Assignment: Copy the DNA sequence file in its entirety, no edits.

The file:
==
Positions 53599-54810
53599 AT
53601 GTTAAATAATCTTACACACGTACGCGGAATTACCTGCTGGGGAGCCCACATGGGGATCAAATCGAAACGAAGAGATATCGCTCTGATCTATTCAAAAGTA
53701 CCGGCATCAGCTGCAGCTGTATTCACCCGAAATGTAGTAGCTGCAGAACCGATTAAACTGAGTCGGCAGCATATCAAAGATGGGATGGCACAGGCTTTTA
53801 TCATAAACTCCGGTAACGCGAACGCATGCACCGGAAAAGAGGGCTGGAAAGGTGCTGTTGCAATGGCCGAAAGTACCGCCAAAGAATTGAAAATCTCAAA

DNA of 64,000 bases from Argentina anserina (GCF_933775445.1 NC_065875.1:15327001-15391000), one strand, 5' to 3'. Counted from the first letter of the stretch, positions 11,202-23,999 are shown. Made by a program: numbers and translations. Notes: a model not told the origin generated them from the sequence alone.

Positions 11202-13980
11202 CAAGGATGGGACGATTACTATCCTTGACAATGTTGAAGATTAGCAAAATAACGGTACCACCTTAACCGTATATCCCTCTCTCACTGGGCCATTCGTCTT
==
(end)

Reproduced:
Positions 53599-54810
53599 AT
53601 GTTAAATAATCTTACACACGTACGCGGAATTACCTGCTGGGGAGCCCACATGGGGATCAAATCGAAACGAAGAGATATCGCTCTGATCTATTCAAAAGTA
53701 CCGGCATCAGCTGCAGCTGTATTCACCCGAAATGTAGTAGCTGCAGAACCGATTAAACTGAGTCGGCAGCATATCAAAGATGGGATGGCACAGGCTTTTA
53801 TCATAAACTCCGGTAACGCGAACGCATGCACCGGAAAAGAGGGCTGGAAAGGTGCTGTTGCAATGGCCGAAAGTACCGCCAAAGAATTGAAAATCTCAAA

DNA of 64,000 bases from Argentina anserina (GCF_933775445.1 NC_065875.1:15327001-15391000), one strand, 5' to 3'. Counted from the first letter of the stretch, positions 11,202-23,999 are shown. Made by a program: numbers and translations. Notes: a model not told the origin generated them from the sequence alone.

Positions 11202-13980
11202 CAAGGATGGGACGATTACTATCCTTGACAATGTTGAAGATTAGCAAAATAACGGTACCACCTTAACCGTATATCCCTCTCTCACTGGGCCATTCGTCTT